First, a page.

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ONLINE BOOKSTORE FEATURED TITLES

Best of Irish Poetry 2009
Best of Irish Poetry 2009

Eds. Paul Perry and Nuala Ni Chonchuir

Done Dating DJs
Done Dating DJs
by Jennifer Minniti-Shippey
Winner, 2008 Fool for Poetry Competition

Richesses

Richesses: Francophone Songwriter Poets
Edited and translated by Aidan Hayes.

   

 


JANE McKINLEY

 

Jane McKinley

 

Jane McKinley grew up in Iowa. She received degrees in music from Northwestern University and Princeton University, and studied Baroque oboe in Vienna with the late Jürg Schaeftlein. A professional oboist, Ms. McKinley performs 17th and 18th century music on historical instruments and serves as artistic director for the Dryden Ensemble, a Baroque chamber music group. A relative newcomer to the world of poetry, she was awarded the 2008 Patricia Dobler Award by Carlow University for her sonnet Mud Season, which enabled her to attend their low-residency MFA workshop in Carlow, Ireland. Her first manuscript, Becoming Pan, is still unpublished, while a second one is gathering in the wings. She lives in Hopewell, New Jersey with her husband and two children.

 

 

Triptych of Seventh-Grade Art

1. Wax Figure

I learned to model beeswax,
warming bits between my fingers,
feeling what I couldn't see,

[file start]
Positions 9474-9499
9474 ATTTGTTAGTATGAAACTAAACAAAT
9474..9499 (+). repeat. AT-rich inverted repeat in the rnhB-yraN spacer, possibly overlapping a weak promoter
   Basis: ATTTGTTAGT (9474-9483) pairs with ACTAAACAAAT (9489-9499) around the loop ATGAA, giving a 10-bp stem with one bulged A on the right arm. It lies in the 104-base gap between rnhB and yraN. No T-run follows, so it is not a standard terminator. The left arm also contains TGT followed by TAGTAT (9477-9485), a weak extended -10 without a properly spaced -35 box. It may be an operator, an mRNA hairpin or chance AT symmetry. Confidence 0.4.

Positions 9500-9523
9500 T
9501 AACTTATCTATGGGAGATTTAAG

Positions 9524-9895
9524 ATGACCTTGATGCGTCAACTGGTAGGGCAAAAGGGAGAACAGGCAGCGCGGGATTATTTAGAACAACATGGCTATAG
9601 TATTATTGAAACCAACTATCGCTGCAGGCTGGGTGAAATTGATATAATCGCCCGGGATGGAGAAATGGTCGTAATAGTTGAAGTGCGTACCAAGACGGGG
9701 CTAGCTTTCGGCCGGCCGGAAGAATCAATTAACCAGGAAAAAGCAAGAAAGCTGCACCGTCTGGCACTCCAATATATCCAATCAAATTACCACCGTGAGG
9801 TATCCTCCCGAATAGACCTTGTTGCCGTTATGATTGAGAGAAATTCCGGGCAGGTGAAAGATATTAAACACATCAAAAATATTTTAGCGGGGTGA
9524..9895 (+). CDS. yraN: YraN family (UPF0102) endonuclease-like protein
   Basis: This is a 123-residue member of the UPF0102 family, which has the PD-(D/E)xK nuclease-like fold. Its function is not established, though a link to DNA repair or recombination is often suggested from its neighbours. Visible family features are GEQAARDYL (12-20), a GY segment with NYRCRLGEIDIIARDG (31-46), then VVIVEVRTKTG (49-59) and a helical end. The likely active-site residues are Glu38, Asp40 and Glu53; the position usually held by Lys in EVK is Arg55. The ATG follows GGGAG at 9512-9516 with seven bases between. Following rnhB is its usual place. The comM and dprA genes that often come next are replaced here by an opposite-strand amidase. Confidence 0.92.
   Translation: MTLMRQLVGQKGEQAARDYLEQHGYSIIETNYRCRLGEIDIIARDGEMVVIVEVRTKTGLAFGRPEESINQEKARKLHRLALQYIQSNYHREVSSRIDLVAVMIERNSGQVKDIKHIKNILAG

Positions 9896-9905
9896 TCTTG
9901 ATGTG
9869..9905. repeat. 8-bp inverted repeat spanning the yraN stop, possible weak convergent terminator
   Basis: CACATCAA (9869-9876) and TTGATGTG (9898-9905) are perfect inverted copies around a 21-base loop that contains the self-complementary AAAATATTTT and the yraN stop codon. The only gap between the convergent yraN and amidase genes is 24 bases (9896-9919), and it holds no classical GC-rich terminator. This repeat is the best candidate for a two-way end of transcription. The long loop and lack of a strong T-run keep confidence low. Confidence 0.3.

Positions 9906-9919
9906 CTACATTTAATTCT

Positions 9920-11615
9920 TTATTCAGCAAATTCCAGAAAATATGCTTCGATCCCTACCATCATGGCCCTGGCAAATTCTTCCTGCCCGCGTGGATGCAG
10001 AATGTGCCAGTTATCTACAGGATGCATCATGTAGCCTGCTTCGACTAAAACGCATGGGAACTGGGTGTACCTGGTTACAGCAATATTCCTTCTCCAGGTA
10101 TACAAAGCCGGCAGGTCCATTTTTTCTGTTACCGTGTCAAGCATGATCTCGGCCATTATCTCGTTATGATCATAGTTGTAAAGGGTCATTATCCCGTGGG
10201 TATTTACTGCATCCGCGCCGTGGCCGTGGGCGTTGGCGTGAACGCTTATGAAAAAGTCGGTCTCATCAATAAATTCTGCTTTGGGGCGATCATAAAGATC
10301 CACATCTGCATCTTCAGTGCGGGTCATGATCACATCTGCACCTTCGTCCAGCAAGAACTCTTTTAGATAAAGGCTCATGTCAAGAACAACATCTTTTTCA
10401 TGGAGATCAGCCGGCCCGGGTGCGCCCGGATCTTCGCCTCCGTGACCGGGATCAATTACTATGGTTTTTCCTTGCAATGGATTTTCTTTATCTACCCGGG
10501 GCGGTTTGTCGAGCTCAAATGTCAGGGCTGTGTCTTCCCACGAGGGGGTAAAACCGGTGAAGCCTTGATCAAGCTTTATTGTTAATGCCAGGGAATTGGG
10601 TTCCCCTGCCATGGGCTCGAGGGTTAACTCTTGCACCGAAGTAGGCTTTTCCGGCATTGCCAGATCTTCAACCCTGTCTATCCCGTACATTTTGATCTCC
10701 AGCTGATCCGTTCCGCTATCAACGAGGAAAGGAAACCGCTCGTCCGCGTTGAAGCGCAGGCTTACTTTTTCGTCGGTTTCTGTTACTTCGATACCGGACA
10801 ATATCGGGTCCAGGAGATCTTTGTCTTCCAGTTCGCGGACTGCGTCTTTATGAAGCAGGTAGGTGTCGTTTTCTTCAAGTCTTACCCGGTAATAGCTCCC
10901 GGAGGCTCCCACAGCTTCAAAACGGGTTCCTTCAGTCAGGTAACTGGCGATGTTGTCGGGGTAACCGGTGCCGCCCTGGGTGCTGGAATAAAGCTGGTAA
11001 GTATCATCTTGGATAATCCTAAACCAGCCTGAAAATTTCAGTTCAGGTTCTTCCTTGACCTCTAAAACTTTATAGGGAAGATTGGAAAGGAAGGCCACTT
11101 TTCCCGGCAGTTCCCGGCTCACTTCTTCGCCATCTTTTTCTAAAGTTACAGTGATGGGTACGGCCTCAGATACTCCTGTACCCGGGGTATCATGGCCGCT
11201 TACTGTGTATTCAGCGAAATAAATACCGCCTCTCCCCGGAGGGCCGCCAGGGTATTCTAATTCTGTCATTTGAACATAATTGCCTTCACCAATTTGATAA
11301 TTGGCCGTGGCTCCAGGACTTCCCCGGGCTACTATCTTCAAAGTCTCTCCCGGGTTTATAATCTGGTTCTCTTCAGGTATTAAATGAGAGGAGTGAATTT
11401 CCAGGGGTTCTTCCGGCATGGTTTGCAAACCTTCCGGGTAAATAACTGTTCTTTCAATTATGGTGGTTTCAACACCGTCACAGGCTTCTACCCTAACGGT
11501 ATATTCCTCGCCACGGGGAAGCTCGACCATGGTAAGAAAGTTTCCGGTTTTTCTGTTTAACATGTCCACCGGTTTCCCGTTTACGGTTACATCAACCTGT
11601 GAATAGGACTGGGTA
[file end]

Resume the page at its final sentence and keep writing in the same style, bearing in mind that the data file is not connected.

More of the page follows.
ears and eyebrows, noses, lips,
applying pressure to the parts
until the clump became a whole—
a bearded sage with weathered face,
old man my father would never become.

2. Perspective

Our teacher taught us how to draw
in more than two dimensions,
how to connect each surface to the point
where everything becomes so small
it slips into infinity.

At last I'd found a kind of drawing
I could master with sharp pencil
and a straight edge. I set to work
designing my dream room—
boxy cocoon in blue and orange,
a room I wouldn't have to share,
where I could lie and stare at cracks
for hours, behind a door that locked.

The teacher meant to call on me,
but named my sister—three months dead.
I couldn't speak—everything went flat.
Looking down, I watched my pencil
slash straight lines—a highway fenced in
with barbed wire, telephone poles­­­­—
then slipped into another dimension
as lines struck the vanishing point.

3. Light

We saw a painting by Vermeer,
saw the light the milkmaid felt
upon her cheek, watched it turn
crusty bread and creamy milk
to radiance—an ordinary breakfast
transformed. I hurried home
that afternoon, rushed up the stairs
to perch above the second landing,
swathed in colour from leaded glass,
and closed my eyes, still looking
through shut lids toward light,
to warmth transfused from other worlds,
unearthly reds awash with gold.

 

Author Links

Patricia Dobler Poetry Award

An article on McKinley's work with the Dryden Ensemble

 

   
 
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